Friday, October 2, 2009

Joy's Own Surprise

I've posted a bit from Joy Davidman's letters (her autobiographical stuff) in comments at a couple of other blogs.  Figure we might as well read it here.  She's known by many as a wife, and famously as the wife of C.S. Lewis (the wife played by the wonderful Deborah Winger in the movie Shadowlands, in which she goes by Joy Gresham, the name of her first husband.).  Lewis entitled one of his autobiographies after Davidman, punning on her first name with Surprised by Joy.  In his story, Joy is also the mystery of illusive Beauty that points him to God.

Knowing a bit more of her own story and journey helps us see just how much C.S. Lewis learned from Joy Davidman.  Here's the bit:
“For I was a well-brought-up, right-thinking-child of materialism. Beauty, I knew, existed; but God, of course, did not. By now there is a whole generation like me in the cities of America. I was an atheist and the daughter of an atheist; I had assumed that science had disproved God, just as I had assumed that science had proved that matter was indestructible….
As a Jew, I had been led to feel cold chills at the mention of his name. Is this strange? For a thousand years Jews have lived among people who interpreted Christ’s will to mean floggings and burnings, ‘gentleman’s agreements,’ and closed universities. If nominal Christians so confuse their Master’s teaching, surely a poor Jew may be pardoned a little confusion. Nevertheless I had read the Bible (for its literary beauty, of course!) and I quoted Jesus unconsciously in everything I did, from writing verse to fighting my parents. My first published poem was called ‘Resurrection’ — a sort of private argument with Jesus, attempting to convince him (and myself) that he had never risen. I wrote it at Easter, of all possible seasons, and never guessed why.”
--from Out of My Bone: The Letters of Joy Davidman by Don W. King, pages 83… 86


Will Fitzgerald said...

Do you have evidence that "Surprised by Joy" was a pun on Joy Davidson's name? My understanding is that it was just a coincidence (Lewis having written the book well before he met Davidson).

And, of course, "Joy" was for Lewis a technical term; his translation of Sehnsucht.

J. K. Gayle said...

There is evidence Will. Lewis doesn't make it explicit or easy to see.

As much as Lewis refers to Joy, and as many attempts as he makes for his readers somehow objectively to clarify his meanings, there is an evolution to and are a few definitions of the phenomenon that mirror his own very subjective meanderings towards theism and eventually to mere Christian theism. There were joyS, for him. For example: "With my mother's death all settled happiness... disappeared from my life. There was to be much fun, many pleasures, many stabs of Joy" (21) / "it was not the romantic spell... 'Joy' (in my technical sense)" (35) / "...nature ceased to be a mere reminder of the books, became herself the medium of the real joy" (77) / "the new region made all my erotic and magical perversions of Joy look like..." (181) / "As for Joy, I labeled it 'aesthetic experience' and talked much about it under that name and said it was very 'valuable.' But... " (205).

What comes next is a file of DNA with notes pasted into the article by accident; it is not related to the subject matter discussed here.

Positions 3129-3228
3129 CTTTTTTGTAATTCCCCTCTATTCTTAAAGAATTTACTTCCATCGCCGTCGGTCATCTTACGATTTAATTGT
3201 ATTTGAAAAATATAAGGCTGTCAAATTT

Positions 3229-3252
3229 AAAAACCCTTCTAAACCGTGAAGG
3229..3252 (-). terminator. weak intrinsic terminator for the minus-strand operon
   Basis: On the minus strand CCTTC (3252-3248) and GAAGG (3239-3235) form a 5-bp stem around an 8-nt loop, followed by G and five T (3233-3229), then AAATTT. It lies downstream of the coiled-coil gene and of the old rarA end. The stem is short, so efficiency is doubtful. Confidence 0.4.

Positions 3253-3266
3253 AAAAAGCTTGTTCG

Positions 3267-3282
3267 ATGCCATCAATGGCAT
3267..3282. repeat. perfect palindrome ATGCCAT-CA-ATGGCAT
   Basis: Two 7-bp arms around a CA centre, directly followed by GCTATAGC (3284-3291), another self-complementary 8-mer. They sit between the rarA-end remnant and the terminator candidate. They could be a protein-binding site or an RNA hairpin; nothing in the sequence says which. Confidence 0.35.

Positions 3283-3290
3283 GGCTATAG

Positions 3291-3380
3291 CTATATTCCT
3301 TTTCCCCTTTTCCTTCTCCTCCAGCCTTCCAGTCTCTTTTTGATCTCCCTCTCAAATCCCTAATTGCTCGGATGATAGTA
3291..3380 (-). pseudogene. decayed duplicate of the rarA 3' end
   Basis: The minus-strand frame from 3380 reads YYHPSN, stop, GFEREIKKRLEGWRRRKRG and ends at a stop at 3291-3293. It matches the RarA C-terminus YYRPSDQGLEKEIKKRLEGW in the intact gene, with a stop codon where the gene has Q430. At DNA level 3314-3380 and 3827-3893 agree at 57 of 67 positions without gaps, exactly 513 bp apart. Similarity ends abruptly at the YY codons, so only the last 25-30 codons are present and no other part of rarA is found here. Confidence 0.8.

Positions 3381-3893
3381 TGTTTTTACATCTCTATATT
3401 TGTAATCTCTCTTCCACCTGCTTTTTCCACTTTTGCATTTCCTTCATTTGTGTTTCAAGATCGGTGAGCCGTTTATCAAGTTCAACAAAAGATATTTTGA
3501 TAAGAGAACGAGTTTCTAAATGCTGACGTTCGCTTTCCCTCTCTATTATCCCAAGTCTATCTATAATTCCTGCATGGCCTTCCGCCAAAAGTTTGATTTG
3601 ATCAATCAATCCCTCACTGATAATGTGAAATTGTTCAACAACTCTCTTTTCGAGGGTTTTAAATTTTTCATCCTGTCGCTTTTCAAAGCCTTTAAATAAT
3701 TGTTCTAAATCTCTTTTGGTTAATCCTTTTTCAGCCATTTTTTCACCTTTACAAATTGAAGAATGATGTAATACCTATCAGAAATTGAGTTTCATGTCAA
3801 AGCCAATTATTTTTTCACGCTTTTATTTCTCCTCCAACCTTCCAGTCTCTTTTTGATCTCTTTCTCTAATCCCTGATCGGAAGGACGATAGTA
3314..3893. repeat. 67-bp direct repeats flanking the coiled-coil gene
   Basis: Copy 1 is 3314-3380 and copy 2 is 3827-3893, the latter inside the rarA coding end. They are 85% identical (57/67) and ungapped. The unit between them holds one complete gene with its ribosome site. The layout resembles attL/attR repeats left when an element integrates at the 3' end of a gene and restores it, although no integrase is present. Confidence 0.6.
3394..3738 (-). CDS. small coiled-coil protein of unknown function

The references to Joy, in the book, start with allusions to "beauty," which Lewis sees as a young boy: "That was the first beauty I ever knew... It made me aware of nature.... They taught me longing--Sehnsucht .... The charm and tradition of the verbal beauty of Bible and Prayer Book (all of them for me late and acquired tastes) where his natural delight ... It is not settled happiness but momentary joy that glorifies the past" (7-8).

Lewis uses literary terms, because they're his own language or the languages of his vocation, but they also help him attempt to convey just how vague and subjective and reader-involved his own story was. His title, was almost certainly, a direct allusion to Wordsworth's "Surprised by joy--impatient as the Wind" (of Desideria. Lewis makes a couple of wonderful complaints about the poet in this autobiography of his. But, it seems, Lewis wants his readers to make the connections for themselves. His other autobiography, A Pilgrim's Regress, is clearly a play, an allegory on an allegory, an allusion to Bunyan's popular narrative, a guide of sorts. But when the sales of that one bomb, Lewis agrees with the publisher to try it again, with Lewis's heavy footnotes to explain everything. And still. Lewis, in the Third Edition, in the afterward, complains back: "The map on the end leaves has puzzled some readers because, as they say, 'it marks all sorts of places not mentioned in the text'. But so do all maps in travel books. John's route is marked with a dotted line: those who are not interested in the places off that route need not bother with them." Lewis doesn't want to (and simply cannot) give away everything. That's not what Literary is, nor is it what Joy is either.

So, yes, we speculate about the punning on Joy Davidman's name. And yet, literary critics and historians such as Frank Northen Magill offer that "The pun was not evident at first, but as his love for his wife grew it seemed that he had been 'surprised' by joy and experienced a happiness which he had never before encountered"; and inklings expert Michael D. C. Drout notes that "Till We Have Faces (1956) was dedicated to her; Surprised by Joy (1955) puns on her name; A Grief Observed (1961) remembers her."

I think we have little idea just how deep and enduring that influence on Lewis by Helen Joy Davidman.